“Health literacy encompasses the knowledge, motivation and skills citizens have to access, understand and apply health information.” It is therefore the key to improving it. Poor skills “are in fact associated with less healthy choices, risky behaviors and a high number of hospital admissions, which significantly absorb the human and economic resources of the health service”. This was explained by the Minister of Health, Orazio Schillaci, speaking via video link at the Turin Book Fair at the meeting ‘Knowing is good: the role of health literacy in health promotion’.
The minister recalled how the spread of many diseases, starting with the chronic ones, “but also of tumors and transmissible pathologies, is strongly influenced by the cultural conditions of the population, since the cultural level is closely associated with the capacity, greater or less, to maintain one’s health through healthy lifestyles”. For example, “as regards diabetes, an emblematic case of disease particularly connected to incorrect lifestyles, the prevalence is equal to 16% among those interviewed with an elementary school leaving certificate or with no education; this value decreases as the level of education increases , reaching 2.1% among graduates”.
Schillaci then underlined the need for “homogeneous and internationally comparable data, with periodic monitoring of the level of health literacy in the population. For this reason, Italy has joined the European Network which monitors the level of health literacy in the population”. A first survey from 2018 “indicated, in 58% of the Italian sample, an ‘inadequate’ or ‘problematic’ level of health literacy, compared to an average of 46% among all 17 participating States. New data will be available with the second survey national level, conducted in the context of the European Joint Action on cardiovascular diseases and diabetes, which will start next autumn and will be coordinated at the European level precisely by Italy, through the Higher Institute of Health”.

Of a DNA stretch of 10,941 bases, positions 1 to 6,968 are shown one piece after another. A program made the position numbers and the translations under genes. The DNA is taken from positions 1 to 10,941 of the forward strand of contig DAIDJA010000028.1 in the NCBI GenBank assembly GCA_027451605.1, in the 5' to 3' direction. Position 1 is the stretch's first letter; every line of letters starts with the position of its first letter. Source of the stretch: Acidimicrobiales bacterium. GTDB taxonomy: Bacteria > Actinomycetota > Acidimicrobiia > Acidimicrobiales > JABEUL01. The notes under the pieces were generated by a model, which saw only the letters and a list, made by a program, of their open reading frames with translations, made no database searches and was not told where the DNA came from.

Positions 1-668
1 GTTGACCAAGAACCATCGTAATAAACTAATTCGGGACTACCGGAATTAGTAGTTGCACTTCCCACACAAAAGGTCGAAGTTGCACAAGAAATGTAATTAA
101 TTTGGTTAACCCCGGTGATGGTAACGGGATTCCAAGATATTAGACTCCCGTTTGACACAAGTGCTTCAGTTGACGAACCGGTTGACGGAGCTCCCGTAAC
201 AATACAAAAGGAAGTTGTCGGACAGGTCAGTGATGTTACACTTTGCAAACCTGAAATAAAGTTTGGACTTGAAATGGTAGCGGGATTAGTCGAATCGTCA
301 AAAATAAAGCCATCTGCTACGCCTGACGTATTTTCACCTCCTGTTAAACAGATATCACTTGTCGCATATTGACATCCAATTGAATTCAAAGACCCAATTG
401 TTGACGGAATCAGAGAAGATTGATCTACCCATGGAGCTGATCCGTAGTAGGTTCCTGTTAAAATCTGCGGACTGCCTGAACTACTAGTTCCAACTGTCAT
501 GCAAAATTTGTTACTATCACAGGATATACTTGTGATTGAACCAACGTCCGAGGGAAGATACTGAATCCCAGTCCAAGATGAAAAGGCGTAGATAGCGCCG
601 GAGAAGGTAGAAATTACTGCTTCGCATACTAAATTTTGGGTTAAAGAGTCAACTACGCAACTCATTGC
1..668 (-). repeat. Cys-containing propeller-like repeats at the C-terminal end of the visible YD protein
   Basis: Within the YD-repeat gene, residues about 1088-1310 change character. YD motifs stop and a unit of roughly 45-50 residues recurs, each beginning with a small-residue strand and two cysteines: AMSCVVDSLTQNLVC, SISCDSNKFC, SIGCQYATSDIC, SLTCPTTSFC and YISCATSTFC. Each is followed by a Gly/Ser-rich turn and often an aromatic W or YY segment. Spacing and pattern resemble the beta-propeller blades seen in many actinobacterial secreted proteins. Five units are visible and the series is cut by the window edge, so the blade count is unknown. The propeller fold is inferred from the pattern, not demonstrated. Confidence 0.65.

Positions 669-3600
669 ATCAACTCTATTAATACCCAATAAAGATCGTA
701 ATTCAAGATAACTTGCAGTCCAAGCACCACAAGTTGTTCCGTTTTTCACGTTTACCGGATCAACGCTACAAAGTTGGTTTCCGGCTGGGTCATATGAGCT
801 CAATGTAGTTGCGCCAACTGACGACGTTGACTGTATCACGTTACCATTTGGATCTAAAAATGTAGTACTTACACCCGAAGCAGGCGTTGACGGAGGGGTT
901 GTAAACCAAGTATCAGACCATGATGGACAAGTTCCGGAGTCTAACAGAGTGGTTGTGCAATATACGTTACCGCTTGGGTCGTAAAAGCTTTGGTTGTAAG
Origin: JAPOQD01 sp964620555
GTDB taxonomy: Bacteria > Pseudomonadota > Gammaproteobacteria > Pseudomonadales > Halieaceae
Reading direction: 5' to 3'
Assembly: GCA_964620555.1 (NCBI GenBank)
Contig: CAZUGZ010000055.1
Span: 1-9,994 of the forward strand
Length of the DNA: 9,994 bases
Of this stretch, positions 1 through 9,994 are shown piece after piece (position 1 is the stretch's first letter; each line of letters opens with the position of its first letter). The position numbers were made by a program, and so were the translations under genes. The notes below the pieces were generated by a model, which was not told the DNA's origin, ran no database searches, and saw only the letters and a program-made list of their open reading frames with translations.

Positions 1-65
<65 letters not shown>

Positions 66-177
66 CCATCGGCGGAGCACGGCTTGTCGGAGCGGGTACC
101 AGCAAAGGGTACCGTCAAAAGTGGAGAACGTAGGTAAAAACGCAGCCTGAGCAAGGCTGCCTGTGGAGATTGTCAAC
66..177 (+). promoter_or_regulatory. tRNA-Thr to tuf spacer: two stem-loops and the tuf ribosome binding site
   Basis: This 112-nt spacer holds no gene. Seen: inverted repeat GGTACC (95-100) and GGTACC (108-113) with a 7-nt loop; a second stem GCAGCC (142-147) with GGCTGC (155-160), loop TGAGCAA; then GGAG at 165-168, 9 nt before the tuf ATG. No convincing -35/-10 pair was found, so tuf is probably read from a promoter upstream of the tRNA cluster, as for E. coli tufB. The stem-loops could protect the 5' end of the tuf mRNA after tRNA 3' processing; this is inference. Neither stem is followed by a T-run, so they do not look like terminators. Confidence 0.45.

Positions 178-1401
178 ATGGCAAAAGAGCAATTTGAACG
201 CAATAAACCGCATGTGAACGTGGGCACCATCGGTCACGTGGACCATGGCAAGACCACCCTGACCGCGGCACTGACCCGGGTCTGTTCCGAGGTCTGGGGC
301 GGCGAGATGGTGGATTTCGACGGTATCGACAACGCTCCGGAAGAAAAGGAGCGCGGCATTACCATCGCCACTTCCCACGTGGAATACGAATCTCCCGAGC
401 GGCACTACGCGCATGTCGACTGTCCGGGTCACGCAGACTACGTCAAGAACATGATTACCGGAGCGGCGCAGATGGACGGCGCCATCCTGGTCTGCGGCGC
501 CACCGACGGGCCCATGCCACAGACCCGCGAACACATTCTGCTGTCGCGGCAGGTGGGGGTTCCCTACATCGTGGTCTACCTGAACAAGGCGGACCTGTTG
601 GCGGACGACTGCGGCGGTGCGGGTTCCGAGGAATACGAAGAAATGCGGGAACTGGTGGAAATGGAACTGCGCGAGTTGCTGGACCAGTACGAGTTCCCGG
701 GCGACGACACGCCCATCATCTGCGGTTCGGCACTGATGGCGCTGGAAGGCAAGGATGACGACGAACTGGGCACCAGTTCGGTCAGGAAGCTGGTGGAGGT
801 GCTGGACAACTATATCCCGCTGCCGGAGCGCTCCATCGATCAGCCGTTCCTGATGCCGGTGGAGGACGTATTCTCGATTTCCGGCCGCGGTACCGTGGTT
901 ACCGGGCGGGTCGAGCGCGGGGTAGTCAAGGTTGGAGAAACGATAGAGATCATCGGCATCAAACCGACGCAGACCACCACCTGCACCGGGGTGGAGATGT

The level of health literacy in the general population “helps to bridge the gap of health inequalities”, added Schillaci, specifying that “communication represents a strategic tool for promoting health and an investment in terms of system sustainability. We have learned this even from the pandemic, during which the activity of informing citizens was itself an active public health policy intervention.A communication that must always be authoritative, based on scientific evidence, easily understandable by citizens, also to neutralize threats that come from fake news”.
In this framework, he remarked, “the ministry is engaged in numerous communication campaigns which tend to improve citizens’ knowledge and empowerment”. And “wider-ranging interventions also contribute to the construction of a more sustainable health system, including projects financed with the Pnrr”.
For Schillaci, “great opportunities will come from the development of digital infrastructure, with the growth of home care and telemedicine”. As well as the “investments for the development of the electronic health record”, which “will facilitate access to the patient’s history by health professionals and will allow every citizen to access their data and a significant number of services. All this will lead to an increase of the skills of the population in terms of health culture”, concluded the minister.
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